Relating to Voices, 3 April, Oxford

Wednesday 3rd April | 10.00 – 16.00 pm | St Catherine’s College, Oxford University | Manor Road | Oxford OX1 3UJ

On 3 April, the Educational Voice-Hearing Network will be delivering an all-day seminar on ‘Relating to Voices’. The event takes place in the Collaborating Centre for Values-based Practice in Health and Social Care, St Catherine’s College, Oxford University. For more information about the event go here

Places are free. Demand for places is expected to be high, so early booking is advised. A free lunch at St Catherine’s College is included. To book a place, click here.

News and Events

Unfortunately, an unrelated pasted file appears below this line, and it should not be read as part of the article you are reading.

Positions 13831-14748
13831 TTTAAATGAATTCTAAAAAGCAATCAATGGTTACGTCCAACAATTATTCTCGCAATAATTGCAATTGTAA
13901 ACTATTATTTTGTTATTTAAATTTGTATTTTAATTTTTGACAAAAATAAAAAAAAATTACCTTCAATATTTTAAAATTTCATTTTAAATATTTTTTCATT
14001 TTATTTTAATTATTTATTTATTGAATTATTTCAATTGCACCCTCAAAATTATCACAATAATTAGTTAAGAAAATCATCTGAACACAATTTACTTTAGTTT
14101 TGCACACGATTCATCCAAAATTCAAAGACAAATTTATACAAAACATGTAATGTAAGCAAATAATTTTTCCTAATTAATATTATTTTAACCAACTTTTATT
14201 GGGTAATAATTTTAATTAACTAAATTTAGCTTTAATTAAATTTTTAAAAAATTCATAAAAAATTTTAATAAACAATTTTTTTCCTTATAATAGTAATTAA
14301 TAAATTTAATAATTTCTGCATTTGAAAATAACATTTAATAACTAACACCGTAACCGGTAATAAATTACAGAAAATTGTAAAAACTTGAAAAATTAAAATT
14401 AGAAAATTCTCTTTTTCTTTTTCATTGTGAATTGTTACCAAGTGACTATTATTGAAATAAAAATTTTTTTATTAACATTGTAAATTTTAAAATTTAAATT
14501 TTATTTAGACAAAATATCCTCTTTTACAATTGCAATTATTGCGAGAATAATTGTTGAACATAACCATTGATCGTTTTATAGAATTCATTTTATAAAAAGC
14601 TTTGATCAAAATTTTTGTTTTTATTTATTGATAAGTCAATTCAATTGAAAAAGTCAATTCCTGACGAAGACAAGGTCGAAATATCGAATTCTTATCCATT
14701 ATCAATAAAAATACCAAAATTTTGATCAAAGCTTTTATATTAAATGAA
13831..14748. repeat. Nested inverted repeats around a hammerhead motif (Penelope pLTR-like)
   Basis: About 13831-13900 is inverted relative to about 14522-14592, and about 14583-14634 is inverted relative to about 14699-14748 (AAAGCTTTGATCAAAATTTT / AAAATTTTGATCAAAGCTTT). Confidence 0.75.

Here you can find information about all the news and events that have been published on this website.

Life in prison: Alan Rusbridger talks to Dr Sohom Das

Former Guardian editor Alan Rusbridger meets Dr Sohom Das, a consultant forensic psychiatrist. His job is to assess, treat and rehabilitate mentally ill offenders. 

Dr Sohom discusses the effect that a life behind bars has upon the mind, tells Alan about the times when he has made a difference, and talks about the challenges of treating mentally ill offenders inside jail.

BBBC Radio 4, 29/08/2019

How we care for vulnerable people

The key quality a healer requires, in the Buddhist perspective, is compassion: the capacity to recognise a person’s humanity, respond to their suffering with kindness and help them recognise the hidden strengths that lie beyond their difficulties.

I grew up on the edge of London, close to several large mental hospitals. My father was a psychiatric social worker for a time, and he grimly remarked that the Victorians had placed the institutions out of the city to keep the residents out of sight.